Many people hear the term mindfulness meditation and instantly their eyes narrow with alarm or roll back into their heads. I think I can see the thought bubble over their head flashing “Yes, I know, I know…but I’m trying to build a career here! I don’t have the time!” Because in the busy life of today’s leader (or rising leader) there never seems to be enough time for anything, much less 15 minutes a day for mindfulness meditation. That’s a mistake.
If you do not practice mindfulness, you may be short shrifting your career because you are neglecting to develop critical skills you need to grow and thrive in your career — and in the rest of your life. Here are 3 reasons why cultivating mindfulness through meditation is necessary for your success.
There is a wellness revolution happening in corporate America. As the secret has gotten out that healthy employees are more productive and handle stress better, companies have been scrambling to put together wellness programs for their employees. It makes sense from a business perspective. Having healthy employees can increase profitability, sales, and morale. But are employee wellness programs actually improving the health of employees and companies?
We know that workplace wellness programs have endemically low participation rates (Grokker’s Deborah Holstein has some tips for solving that problem), but how are well attended wellness programs working out? Well, it depends.
Workplace wellness programs are an awesome way to improve employee health, happiness, and productivity. But these programs can only be effective if employees participate, and disappointing participation levels are endemic. So what can your company do to make sure that employees get all of the benefits of a workplace wellness program? The answer might lie in a little bit of competition.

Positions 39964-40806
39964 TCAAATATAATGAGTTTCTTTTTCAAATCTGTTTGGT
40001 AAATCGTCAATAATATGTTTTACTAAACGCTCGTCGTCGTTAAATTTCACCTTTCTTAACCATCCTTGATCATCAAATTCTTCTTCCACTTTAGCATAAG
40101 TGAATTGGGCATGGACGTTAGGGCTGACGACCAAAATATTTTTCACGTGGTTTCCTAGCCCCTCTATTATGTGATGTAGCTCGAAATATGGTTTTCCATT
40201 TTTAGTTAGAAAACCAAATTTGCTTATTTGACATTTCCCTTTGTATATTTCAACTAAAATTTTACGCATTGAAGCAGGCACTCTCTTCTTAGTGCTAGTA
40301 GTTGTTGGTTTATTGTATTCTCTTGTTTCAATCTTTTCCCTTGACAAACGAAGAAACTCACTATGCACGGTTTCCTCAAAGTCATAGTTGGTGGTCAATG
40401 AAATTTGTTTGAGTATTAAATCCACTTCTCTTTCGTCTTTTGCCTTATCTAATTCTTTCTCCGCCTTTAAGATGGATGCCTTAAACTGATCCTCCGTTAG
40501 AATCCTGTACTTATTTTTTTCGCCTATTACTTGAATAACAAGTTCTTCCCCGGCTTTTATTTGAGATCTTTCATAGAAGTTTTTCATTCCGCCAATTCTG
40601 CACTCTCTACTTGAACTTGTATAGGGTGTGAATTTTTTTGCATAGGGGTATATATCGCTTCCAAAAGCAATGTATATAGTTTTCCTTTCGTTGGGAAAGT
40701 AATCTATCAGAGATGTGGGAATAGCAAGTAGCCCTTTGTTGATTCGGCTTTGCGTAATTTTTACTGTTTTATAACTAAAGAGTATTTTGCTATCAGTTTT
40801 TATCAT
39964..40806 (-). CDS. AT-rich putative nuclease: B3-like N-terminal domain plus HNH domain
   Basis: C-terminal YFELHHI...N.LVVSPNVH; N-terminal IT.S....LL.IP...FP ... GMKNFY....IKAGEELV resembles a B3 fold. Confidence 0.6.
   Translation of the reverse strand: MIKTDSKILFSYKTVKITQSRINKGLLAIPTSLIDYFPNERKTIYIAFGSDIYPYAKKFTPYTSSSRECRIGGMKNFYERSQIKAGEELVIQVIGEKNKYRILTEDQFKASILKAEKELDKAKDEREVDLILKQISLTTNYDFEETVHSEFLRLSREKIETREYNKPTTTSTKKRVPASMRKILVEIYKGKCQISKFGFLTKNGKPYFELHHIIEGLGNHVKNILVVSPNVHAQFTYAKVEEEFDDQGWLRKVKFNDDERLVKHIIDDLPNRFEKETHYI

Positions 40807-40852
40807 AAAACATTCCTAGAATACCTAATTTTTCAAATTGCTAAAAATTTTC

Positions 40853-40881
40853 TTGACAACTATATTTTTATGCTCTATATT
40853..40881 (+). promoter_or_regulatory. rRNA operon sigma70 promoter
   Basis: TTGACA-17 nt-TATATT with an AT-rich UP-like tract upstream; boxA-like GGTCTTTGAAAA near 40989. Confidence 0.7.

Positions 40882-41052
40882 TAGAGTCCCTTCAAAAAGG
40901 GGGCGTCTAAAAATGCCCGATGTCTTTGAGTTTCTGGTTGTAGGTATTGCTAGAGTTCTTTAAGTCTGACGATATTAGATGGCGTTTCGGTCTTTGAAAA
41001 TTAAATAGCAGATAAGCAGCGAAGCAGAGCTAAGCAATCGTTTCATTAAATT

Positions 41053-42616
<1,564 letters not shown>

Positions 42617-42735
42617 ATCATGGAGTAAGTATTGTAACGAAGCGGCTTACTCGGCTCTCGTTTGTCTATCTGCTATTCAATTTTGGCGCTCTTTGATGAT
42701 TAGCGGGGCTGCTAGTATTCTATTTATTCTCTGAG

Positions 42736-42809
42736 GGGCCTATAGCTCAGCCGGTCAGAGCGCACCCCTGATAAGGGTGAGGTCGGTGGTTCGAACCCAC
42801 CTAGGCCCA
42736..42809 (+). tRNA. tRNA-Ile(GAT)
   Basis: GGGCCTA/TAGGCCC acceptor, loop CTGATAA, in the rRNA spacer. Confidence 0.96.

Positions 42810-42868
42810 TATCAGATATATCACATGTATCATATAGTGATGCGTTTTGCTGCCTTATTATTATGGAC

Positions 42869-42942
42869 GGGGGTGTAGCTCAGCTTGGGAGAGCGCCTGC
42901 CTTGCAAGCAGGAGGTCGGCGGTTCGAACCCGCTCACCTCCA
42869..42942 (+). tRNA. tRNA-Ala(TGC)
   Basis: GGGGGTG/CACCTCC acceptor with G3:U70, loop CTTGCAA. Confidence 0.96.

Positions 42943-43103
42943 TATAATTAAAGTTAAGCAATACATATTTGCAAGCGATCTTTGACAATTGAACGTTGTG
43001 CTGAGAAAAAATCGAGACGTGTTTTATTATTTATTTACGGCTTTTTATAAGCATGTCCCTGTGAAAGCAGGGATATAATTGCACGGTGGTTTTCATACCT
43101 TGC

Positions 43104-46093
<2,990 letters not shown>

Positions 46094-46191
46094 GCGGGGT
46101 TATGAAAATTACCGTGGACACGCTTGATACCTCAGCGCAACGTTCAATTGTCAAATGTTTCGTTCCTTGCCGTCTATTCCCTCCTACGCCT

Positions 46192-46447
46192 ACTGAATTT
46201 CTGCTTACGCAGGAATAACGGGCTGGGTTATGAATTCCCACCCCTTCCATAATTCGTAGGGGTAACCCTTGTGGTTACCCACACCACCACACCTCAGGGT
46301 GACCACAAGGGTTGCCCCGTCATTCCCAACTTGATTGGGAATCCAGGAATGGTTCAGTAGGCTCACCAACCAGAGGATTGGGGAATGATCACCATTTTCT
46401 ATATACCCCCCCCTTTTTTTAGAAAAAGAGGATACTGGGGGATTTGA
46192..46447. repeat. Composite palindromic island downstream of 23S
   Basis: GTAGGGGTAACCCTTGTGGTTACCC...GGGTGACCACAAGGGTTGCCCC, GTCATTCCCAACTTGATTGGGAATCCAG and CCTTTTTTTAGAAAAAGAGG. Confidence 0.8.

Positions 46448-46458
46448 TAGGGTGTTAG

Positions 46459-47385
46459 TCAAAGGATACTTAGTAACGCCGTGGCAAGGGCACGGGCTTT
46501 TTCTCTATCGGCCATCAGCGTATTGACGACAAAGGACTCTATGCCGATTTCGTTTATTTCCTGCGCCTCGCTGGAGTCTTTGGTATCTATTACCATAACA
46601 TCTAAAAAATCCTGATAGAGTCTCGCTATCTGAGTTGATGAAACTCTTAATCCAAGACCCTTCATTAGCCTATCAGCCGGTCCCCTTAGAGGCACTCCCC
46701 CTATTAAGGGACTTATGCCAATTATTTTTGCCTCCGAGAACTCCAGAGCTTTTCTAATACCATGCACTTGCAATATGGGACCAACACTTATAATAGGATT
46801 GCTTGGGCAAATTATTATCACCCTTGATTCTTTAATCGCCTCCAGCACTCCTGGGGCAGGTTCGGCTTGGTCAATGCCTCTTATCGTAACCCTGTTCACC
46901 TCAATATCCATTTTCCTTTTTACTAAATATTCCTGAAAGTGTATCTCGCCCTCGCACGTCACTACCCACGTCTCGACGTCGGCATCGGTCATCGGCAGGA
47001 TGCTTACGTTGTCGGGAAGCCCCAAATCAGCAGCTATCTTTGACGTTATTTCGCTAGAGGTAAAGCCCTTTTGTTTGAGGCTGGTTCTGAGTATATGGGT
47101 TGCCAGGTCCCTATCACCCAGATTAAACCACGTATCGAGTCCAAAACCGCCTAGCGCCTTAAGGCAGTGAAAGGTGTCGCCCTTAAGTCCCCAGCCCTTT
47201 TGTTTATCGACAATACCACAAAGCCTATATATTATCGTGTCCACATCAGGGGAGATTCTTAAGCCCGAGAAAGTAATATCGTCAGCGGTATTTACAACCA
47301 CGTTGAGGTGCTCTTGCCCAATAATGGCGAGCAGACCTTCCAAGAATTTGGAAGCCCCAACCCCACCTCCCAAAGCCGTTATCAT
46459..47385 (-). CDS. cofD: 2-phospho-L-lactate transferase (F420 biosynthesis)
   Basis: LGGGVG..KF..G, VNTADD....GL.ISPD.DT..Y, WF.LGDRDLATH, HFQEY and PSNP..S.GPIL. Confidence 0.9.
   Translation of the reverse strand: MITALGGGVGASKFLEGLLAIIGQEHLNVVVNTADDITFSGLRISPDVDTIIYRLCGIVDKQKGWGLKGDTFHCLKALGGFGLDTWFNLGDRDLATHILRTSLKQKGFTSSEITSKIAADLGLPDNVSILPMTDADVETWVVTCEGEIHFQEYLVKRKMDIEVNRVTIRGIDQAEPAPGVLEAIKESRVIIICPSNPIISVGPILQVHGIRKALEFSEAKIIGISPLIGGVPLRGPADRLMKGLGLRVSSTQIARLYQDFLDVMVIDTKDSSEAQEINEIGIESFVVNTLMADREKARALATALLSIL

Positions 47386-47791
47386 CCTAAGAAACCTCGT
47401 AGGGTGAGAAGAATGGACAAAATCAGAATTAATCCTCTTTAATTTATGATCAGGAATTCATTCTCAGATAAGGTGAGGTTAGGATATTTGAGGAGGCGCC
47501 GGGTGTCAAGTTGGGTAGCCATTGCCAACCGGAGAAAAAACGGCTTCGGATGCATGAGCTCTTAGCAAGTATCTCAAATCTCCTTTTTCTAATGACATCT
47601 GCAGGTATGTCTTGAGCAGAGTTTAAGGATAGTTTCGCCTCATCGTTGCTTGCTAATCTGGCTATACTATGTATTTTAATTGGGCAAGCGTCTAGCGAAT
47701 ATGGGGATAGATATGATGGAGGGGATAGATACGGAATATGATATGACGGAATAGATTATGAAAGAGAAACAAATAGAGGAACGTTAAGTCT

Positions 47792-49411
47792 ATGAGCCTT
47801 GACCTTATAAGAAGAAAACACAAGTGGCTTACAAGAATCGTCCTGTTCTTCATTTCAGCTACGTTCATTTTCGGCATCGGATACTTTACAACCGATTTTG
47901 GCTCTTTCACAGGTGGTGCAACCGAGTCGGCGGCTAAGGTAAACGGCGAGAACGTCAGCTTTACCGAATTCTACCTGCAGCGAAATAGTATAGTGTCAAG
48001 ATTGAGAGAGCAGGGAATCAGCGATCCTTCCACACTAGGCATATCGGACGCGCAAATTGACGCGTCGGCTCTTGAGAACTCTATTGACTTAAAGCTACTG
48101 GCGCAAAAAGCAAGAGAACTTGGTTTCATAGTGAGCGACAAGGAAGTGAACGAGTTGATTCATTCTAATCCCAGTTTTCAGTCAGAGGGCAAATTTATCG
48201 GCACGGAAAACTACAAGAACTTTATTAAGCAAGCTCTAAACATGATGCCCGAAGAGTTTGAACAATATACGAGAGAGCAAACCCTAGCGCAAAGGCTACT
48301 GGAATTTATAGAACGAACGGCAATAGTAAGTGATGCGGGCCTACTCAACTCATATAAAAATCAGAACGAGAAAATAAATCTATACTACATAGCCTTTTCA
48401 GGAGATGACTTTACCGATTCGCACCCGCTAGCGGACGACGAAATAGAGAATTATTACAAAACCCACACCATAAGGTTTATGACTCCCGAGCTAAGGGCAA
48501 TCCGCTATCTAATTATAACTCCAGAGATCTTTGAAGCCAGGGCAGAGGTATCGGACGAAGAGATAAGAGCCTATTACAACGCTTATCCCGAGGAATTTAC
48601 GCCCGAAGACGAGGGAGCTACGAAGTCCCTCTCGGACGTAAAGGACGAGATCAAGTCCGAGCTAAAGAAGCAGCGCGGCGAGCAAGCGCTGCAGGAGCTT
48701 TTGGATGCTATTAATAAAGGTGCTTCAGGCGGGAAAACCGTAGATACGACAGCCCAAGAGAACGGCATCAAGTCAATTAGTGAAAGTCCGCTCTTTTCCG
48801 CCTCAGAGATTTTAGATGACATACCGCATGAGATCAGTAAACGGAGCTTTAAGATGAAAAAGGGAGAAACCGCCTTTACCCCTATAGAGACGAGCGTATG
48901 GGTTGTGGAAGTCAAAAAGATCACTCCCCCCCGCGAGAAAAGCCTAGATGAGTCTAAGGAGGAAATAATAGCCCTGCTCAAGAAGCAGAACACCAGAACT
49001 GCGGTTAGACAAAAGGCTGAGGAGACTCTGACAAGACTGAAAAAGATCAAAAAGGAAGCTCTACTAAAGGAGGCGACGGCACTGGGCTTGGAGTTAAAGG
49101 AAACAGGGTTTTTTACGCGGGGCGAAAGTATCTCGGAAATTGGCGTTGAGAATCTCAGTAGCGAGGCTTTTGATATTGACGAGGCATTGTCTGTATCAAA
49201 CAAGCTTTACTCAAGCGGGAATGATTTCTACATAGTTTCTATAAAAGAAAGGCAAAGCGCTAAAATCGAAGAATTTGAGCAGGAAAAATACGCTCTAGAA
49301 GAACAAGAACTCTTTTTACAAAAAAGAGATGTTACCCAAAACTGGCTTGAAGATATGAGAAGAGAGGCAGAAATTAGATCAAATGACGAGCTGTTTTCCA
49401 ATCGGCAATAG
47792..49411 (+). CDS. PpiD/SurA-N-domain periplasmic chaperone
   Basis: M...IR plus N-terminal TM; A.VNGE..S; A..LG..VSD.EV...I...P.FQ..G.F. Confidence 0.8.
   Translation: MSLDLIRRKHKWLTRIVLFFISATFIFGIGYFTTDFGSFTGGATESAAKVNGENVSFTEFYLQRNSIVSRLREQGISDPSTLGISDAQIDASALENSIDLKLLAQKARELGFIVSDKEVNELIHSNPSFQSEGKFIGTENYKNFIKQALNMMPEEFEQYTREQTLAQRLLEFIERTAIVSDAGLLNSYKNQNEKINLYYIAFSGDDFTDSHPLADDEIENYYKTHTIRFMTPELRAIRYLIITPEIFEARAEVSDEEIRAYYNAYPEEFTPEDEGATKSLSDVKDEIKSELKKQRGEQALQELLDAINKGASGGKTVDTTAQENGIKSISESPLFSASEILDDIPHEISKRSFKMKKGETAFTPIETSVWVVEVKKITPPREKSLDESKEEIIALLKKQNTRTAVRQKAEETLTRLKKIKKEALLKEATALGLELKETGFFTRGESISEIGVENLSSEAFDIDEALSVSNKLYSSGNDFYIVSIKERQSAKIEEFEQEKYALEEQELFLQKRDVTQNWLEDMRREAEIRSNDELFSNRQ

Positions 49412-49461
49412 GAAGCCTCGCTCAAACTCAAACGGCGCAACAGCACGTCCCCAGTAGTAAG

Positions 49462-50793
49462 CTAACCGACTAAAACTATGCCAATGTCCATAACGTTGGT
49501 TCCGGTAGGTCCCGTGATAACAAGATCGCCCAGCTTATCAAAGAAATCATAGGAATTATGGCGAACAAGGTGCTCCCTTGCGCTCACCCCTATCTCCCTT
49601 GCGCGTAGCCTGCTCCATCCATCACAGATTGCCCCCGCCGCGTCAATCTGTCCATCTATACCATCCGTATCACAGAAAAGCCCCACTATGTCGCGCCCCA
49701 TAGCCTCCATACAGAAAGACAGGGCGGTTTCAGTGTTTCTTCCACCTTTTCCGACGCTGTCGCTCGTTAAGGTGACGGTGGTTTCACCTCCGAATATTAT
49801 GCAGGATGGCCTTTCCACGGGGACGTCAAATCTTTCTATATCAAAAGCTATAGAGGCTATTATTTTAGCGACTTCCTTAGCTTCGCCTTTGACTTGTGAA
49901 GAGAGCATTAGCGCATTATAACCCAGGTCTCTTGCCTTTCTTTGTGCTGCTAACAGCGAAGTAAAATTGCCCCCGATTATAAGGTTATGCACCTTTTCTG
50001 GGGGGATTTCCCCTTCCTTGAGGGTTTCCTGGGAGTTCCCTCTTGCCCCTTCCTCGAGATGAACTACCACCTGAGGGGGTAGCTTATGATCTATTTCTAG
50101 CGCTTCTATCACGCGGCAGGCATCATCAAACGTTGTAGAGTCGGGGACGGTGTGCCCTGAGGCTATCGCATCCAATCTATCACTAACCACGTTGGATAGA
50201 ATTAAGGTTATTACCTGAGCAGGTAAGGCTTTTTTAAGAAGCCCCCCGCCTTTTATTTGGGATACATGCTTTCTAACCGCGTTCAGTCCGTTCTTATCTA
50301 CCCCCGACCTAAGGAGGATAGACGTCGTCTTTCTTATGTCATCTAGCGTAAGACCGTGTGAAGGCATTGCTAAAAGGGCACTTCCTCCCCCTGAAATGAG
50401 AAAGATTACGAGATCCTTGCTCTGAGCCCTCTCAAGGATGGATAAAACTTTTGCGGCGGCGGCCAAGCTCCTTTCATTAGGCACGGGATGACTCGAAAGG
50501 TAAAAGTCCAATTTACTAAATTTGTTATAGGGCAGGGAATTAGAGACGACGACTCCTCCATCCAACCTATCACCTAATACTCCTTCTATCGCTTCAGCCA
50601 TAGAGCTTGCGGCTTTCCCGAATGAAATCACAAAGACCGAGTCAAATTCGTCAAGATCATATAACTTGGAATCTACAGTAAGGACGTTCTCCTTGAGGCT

People are powerfully motivated by competition, rewards, and teamwork. Therefore, incorporating these elements into a wellness program is likely to improve health outcomes for employees and increase participation levels. So how exactly do you incorporate these elements? Why, using wellness challenges of course!
Is working from home really working, or is it just an excuse for employees to goof off at home? After Marissa Mayer famously ended working from home at Yahoo, researchers at Stanford decided to answer that question. So what did their research reveal? Well, it turns out that working from home is good for business!
Instead of tuning into Netflix, workers who worked from home were 13% more productive and reported improved work satisfaction and sleep. The researchers hypothesized that the increase in productivity was caused by a range of factors, including less distractions and sick days. Most dramatically, employee turnover reduced 50% in the group that worked from home.
It may not be news that employees see their own stress as a top issue. Now Towers Watson’s 2013/2014 Staying@Work Report confirms that 78% of employers also see it as their top too.
An employee’s stress level is a top concern of their employer because it costs American businesses ~ $300 billion/year in increased healthcare costs and lost productivity from absenteeism and low engagement.
We have all heard the news that healthy and fit employees are more productive, handle stress better and are more engaged. This leads to higher profitability, higher productivity, higher sales and overall, happier employees -- all great things for their companies who pay them.
Executives across companies small and large and young and old are thinking about how to craft wellness programs that will attract and retain the best talent. In fact, all of the Best Companies to Work For offer some sort of Wellness program. And as the war for talent rages on, it is the companies who authentically prioritize their employee’s wellness and work life balance who will have the advantage.